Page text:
Tuberculosis (TB) is a chronic communicable disease caused by the Mycobacterium tuberculosis (MTB) that is a major cause of morbidity and mortality burden in the developing world (1). Globally, TB is the number one cause of death from a single infectious agent that afflicted an estimated 10 million (range, 8.9–11.0 million) people in 2019 alone (2). While there were an estimated 1.2 million deaths attributed to TB among HIV-negative people in 2019 and an additional 208 000 deaths (range, 177 000–242 000) in HIV-positives (2). A recent meta-analysis reported that globally about 1.7 billion people are infected with MTB (3). A 2020 modeling study reported that in low- and middle-income countries, risk of TB deaths in the next five years could increase by 20% owing to Covid-19 in high burden countries (4).
Regarding geographic distribution, the highest proportion of the TB afflicted population in 2019 lived in the WHO regions of South-East Asia (44%), followed by Africa (25%) and the Western Pacific (18%). Whereas the Eastern Mediterranean region comprised an 8.2% share of TB cases (2).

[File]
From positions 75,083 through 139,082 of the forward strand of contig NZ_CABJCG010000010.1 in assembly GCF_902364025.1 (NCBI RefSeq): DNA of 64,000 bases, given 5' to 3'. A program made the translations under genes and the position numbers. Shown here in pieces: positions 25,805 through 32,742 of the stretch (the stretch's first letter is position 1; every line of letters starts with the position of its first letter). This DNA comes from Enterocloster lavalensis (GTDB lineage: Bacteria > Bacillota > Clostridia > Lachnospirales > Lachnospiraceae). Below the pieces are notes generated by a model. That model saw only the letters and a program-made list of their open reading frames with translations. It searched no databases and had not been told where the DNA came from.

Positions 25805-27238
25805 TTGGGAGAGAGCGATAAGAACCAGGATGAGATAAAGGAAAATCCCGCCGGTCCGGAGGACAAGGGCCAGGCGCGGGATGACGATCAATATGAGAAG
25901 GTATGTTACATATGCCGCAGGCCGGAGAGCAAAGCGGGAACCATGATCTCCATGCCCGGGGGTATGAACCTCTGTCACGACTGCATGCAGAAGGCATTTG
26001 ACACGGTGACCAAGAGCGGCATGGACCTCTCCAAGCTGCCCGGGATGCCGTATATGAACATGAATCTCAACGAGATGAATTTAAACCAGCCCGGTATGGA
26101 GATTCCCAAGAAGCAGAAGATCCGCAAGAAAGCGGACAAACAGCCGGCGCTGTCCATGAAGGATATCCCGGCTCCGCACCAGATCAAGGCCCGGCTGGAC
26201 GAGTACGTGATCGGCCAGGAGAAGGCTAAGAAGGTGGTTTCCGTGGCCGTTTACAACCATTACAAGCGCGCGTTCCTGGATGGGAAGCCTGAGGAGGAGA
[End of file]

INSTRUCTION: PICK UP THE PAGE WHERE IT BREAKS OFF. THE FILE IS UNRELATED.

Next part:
Disasters, whether man-made or natural, exact their greatest toll on the lowest rungs of the social ladder. Protracted crises like civil war in Syria have transmogrified the country into breeding grounds of high disease morbidity and mortality burdens, including infectious diseases like TB (5). Such complex humanitarian situations have been reported to increase TB risk by a whopping 20 fold (6). TB thrives in overcrowded living environments coupled with low sanitation conditions conducive to TB. Such conditions are ripe against the backdrop of protracted crises with forced mass displacements internally as well as to external to the country like Syria (6). The decade long Syrian crisis has resulted in the disruption and devastation of economy, health systems, and key health and other infrastructures in the country.